We’re done visioning 2050. Now it’s time to prepare for 2024.

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Ray Dubicki is a stay-at-home dad and parent-on-call for taking care of general school and neighborhood tasks around Ballard. This lets him see how urbanism works (or doesn’t) during the hours most people are locked in their office. He is an attorney and urbanist by training, with soup-to-nuts planning experience from code enforcement to university development to writing zoning ordinances. He enjoys using PowerPoint, but only because it’s no longer a weekly obligation.

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Ott Toomet

Electric cars and working from home seems not mature enough technology (and habit) to me. It would be hard to make any real plans based on this, we just don’t know how far will electric transportation take us, and how much of working-from-home stays here after the virus is gone.

I’d say one should re-visit the plans in 5 years, at least the latter question should be much more clear then. And yes, if we see major changes in habits, the plans should be adjusted accordingly. I think electric transportation needs more time, at least for now I notice many more new trucks and SUV instead of electric cars (but just my casual observations, no stats). So let’s continue this discussion in a few years 🙂

Ott Toomet

Sorry, meant as a reply to DT.

Daniel Thompson

Here is a good article in today’s Seattle Times noting how quickly the housing market is changing based on working from home, and how those moves are to single family homes in areas outside Seattle and even outside King Co. We can revisit the 2050 Vision Statement in five years, but changes are happening too quickly right now, when the 2050 Vision Statement is based on 2018 assumptions and data and was out of date the day it was adopted.

When it comes to part one of the 2050 Vision Statement — transit — that will be determined by general fund revenue and commuters — especially for Metro — and by disparities in ST subarea equity for rail (and to some extent from federal subsidies). There is little the PSRC can do to create revenue for transit or force commuters to commute (or rebuild the West Seattle Bridge), and other than the eastside subarea my guess is the four other subareas are going to have funding issues compared to the promises made in ST 3. I agree with you driverless technology is in its beginning phases, but the 2050 Vision Statement is trying to predict 2050, not tomorrow. Driverless Uber/Lyft is going to change transit forever.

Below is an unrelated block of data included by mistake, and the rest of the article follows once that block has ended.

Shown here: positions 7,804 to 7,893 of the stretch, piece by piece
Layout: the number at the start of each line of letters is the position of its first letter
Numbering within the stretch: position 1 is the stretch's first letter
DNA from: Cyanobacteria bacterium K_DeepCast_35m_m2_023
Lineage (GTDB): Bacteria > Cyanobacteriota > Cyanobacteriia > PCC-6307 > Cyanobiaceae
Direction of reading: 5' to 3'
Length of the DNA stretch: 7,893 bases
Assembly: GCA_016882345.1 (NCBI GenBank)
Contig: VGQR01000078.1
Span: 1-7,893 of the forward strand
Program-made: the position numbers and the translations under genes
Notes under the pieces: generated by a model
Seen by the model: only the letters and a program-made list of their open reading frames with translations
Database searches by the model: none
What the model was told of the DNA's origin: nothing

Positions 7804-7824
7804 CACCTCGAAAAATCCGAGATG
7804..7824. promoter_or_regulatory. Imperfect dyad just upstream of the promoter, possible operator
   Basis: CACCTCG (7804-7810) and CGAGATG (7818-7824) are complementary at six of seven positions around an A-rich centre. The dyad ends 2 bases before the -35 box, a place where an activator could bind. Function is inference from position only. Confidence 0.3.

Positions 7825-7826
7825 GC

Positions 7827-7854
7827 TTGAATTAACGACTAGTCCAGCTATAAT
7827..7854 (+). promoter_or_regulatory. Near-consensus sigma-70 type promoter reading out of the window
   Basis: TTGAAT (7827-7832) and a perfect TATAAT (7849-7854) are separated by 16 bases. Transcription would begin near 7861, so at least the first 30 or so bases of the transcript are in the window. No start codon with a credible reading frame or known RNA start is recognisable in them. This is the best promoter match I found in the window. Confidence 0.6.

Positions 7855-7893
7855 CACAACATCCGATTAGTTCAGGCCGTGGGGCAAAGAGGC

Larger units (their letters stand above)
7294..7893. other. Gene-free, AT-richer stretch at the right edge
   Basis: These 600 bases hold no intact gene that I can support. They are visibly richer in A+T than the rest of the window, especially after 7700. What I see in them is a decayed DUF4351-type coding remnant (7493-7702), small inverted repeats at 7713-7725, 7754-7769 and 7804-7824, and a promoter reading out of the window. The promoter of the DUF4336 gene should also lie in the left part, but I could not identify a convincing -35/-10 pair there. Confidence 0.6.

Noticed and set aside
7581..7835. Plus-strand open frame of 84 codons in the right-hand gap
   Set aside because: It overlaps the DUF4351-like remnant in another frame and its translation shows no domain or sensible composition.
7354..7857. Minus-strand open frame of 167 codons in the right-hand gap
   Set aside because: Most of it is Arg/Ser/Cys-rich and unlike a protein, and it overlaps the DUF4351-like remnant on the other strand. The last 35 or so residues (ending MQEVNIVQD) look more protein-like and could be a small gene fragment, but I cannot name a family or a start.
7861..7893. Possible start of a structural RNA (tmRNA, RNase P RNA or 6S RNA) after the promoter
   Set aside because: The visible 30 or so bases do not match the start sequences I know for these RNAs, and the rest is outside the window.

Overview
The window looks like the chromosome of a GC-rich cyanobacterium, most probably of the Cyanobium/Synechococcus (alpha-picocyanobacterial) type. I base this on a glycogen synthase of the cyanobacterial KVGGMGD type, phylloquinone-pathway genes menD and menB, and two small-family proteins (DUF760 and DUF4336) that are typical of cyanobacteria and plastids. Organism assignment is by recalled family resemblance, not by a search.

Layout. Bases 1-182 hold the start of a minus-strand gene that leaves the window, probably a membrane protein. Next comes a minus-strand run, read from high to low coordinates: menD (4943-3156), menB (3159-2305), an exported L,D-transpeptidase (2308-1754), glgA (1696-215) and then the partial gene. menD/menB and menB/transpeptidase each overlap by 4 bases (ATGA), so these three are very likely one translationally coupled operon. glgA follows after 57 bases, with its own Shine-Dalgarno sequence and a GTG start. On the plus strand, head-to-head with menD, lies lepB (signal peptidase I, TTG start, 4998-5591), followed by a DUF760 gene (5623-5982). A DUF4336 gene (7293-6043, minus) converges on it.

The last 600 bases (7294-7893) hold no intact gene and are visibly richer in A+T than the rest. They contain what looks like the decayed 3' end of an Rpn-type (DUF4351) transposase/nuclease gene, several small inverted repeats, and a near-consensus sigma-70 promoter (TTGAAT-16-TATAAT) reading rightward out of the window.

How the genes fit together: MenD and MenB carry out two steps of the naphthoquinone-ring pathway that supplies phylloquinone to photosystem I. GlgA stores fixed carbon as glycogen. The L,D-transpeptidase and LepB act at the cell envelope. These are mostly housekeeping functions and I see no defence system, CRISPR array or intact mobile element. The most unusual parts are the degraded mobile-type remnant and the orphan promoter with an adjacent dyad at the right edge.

When it comes to zoning, the big conflict there is between the PSRC and Sound Cities Assoc. SCA lists as one of its five primary legislative goals local control of zoning. In 2019 the legislature drafted HB 1923 that would have forced Seattle style residential upzoning on the rest of the state, but after blowback amended 1923 to make it voluntary. Ironically all the expensive suburban cities balked at rezoning while rural counties that had been trying forever under the GMA to upzone their rural areas got their Christmas present early: all those five and ten acre lots could now have three separate legal dwellings per zoned lot and those counties allow very large houses per lot. Hence Snohomish County’ sudden desire to develop more of its rural zoned property, which is now statewide.

Another interesting link is

What this link tells you is upzoning has nothing to do with affordable housing, or global warming (or electric cars would be discussed in the 2050 Vision Statement because they already exist), or “equity”, or future population growth. It has to do with smaller developers who can’t afford to get into the multi-family game in large urban centers like downtown Bellevue, don’t want to build in MLK or build affordable housing at all, are pretty much limited to 7 stories with a wood framed building (when steel requires 22 stories to pencil out for a builder) and so want to upzone eastside residential neighborhoods to multi-family rather than update a single house.

Never, ever, ever forget the building and development game is only about money and profit. Find the most expensive property you can afford and get it upzoned. Otherwise MLK would be filled with gleaming new multi-family housing.

As long as local cities retain control of their own zoning, and transit will be determined by Uber/Lyft, revenue, subarea equity, driverless technology, and most importantly of all working from home, I am willing to see if the 2050 Vision Statement has any validity in 5 years. But my guess is the push to rezone will be immediate because the 2050 Vision Statement was all about rezoning and profit, and nothing about global warming or equity or anything else.


Ultimately, everybody has to live somewhere, and the alternative to upzoning already urban areas is to turn all of the state’s forest and farmland into houses, yards, and wider and wider roads.

Contrary to what some may believe, not everybody wants to live like a hermit in a big house with a big yard and have to drive long distances for every trip out of the house (even if work-from-home means such trips aren’t every day), and demand still exists – particularly among young people – for urban living in walkable, transit-rich neighborhoods. A large reason why living in such neighborhoods is so expensive is that zoning artificially limits the supply of them, so people have to bid each other up on what supply exists.